What do you get when you take one great comedic actor who plays seven different parts, a powerhouse leading lady and an ensemble of 11 multitalented thespians? You get one fun-tastic evening of professional theater with the musical, Little Me, presented by the Good Theater in Portland, Maine.
With a book by Neil Simon based on the novel by PatRick Dennis, Music by Cy Coleman and Lyrics by Carolyn Leigh, Little Me tells the story of the rise to fame, and excessively large fortune of a little girl from the wrong side of the tracks who finds her way to the right side with the help of several willing gentlemen.
This show should only be done if you have a triple threat actor to play the male lead. Fortunately, Good Theater has Stephen Underwood who can sing, dance and act all seven parts with hilarious perfection. Underwood effortlessly brings the roles of Noble, Pinchley, Val, Fred, Otto, Prince, and Noble, Jr. to life repeatedly, giving each their own solid physicality and vocal nuance. Underwood's performance is what good comedy is all about, evident by the non-stop laughter of the audience every time he was on stage.
Kelly Caufield (Younger Belle & Baby) proves, once again, why she is the best musical actress in Maine. Caufield shines on stage, with her solid singing, dancing and infectious smile. Caufield proves her comedic strength, complimenting Underwood's many roles with equal hilarity in her acting.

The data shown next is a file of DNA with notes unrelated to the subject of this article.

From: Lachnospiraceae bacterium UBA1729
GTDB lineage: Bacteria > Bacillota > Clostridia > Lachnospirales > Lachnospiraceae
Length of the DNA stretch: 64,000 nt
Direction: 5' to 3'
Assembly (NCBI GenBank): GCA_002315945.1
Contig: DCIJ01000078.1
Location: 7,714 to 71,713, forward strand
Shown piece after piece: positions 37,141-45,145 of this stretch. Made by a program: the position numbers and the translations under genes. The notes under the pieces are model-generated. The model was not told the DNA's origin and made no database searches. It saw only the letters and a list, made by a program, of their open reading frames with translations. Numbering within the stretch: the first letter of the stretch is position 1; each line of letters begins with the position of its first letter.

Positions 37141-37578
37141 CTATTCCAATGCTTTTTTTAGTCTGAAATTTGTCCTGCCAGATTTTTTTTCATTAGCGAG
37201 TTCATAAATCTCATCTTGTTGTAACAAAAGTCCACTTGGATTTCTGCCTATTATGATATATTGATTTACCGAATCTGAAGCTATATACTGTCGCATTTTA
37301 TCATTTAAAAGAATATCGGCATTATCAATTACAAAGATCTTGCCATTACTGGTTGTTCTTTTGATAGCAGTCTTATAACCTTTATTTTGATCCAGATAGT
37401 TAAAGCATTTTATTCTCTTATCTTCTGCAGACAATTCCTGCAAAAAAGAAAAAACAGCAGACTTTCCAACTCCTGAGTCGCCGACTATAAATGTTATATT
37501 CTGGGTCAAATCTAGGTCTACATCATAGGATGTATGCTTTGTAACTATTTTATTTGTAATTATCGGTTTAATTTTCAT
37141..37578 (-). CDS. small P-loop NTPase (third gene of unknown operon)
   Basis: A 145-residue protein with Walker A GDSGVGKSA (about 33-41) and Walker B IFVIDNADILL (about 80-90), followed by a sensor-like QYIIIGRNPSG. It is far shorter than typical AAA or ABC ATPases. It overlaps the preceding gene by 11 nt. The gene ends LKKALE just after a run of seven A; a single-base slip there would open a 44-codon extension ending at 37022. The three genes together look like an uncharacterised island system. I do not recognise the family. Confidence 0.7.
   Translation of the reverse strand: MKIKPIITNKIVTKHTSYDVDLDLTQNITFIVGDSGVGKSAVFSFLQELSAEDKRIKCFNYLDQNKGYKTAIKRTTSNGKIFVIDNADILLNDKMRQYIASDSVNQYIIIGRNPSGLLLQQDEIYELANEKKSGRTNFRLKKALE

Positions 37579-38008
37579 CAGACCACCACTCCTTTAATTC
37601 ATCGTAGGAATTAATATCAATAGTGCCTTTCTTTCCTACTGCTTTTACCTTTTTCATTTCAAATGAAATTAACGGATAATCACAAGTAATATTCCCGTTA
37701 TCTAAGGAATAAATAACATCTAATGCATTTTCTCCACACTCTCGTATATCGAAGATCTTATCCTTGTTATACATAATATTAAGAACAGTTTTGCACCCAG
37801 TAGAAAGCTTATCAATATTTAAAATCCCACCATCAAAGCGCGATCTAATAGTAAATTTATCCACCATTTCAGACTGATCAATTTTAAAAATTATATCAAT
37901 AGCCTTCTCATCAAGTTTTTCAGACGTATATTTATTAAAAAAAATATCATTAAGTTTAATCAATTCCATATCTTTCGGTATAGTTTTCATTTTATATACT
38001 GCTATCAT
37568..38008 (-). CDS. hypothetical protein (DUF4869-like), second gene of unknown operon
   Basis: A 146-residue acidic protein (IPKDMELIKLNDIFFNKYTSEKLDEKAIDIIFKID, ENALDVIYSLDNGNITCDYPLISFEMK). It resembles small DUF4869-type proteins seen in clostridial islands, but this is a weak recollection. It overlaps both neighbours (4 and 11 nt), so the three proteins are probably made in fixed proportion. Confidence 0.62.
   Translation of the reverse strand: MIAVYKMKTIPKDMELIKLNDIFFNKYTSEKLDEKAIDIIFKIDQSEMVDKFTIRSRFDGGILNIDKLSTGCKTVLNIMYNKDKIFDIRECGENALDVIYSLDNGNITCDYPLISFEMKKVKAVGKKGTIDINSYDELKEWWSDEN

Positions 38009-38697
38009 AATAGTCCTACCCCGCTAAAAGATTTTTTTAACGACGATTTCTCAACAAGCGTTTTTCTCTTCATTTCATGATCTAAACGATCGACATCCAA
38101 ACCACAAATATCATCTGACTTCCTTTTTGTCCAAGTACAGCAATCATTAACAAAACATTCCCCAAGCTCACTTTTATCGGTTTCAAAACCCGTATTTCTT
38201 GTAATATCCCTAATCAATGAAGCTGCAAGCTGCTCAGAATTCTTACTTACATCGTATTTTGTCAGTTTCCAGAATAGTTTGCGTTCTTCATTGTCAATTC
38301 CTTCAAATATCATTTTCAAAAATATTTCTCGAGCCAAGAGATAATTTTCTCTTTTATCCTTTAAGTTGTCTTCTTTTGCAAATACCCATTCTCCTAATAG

Lynne McGhee (Older Belle) does a great job and is fun to watch. McGhee's costumes are fantastic and her moments in a white tutu ensemble are priceless. Andrew Sawyer (PatRick Dennis) is delightful, enhancing McGhee and each scene he's in. There is no doubt that Glenn Anderson is the ultimate supporting character actor with his solid portrayal of several roleS. Anderson masterfully brings the most to every moment he's on stage. John U. Robinson is very funny in his many roles. Triple threat Tyler Sperry shines whenever he's on stage.
The entire talented ensemble works extremely hard and very fast in their many roles. Marie Dittmer, Betsy Melarkey Dunphy, Meredith Lamothe, Jen Means, Todd Daley and Eric Moody appear to have as much fun as we do with every scene they're in.
Director Brian P. Allen moves his performers around the stage with a professional eye for the perfect pictures, allowing his actors to shine in their individual moments yet not stealing focus from what's important to the scene. Allen keeps the pace moving, delivering the most out of the script, score and characters, giving each actor a solid foundation to create on. Victoria Stubbs (Musical Director) provides a solid sound, both individually and collectively. It was a joy to hear clear diction and perfectly blended harmonies with a great band (Stubbs, John Lawson and William Manning) and no body microphones. The choreography of Tyler Sperry was creative, fun and performed well.
Janet Montgomery (Set Designer) created a beautiful set that was perfect for so many transitions and such a large cast. Iain Odlin (Lighting Designer) did a nice job with color and focus, enhancing the visual concept of Allen and Montgomery. A standing ovation to Justin Cote (Costume Designer) for the hundreds of costumes pieces and many wigs.
The audience loved the show, evident by the continuous laughter and standing ovation. Having never seen or heard the show before, I was thoroughly entertained and highly recommend this show if you want a very fun evening of good theater.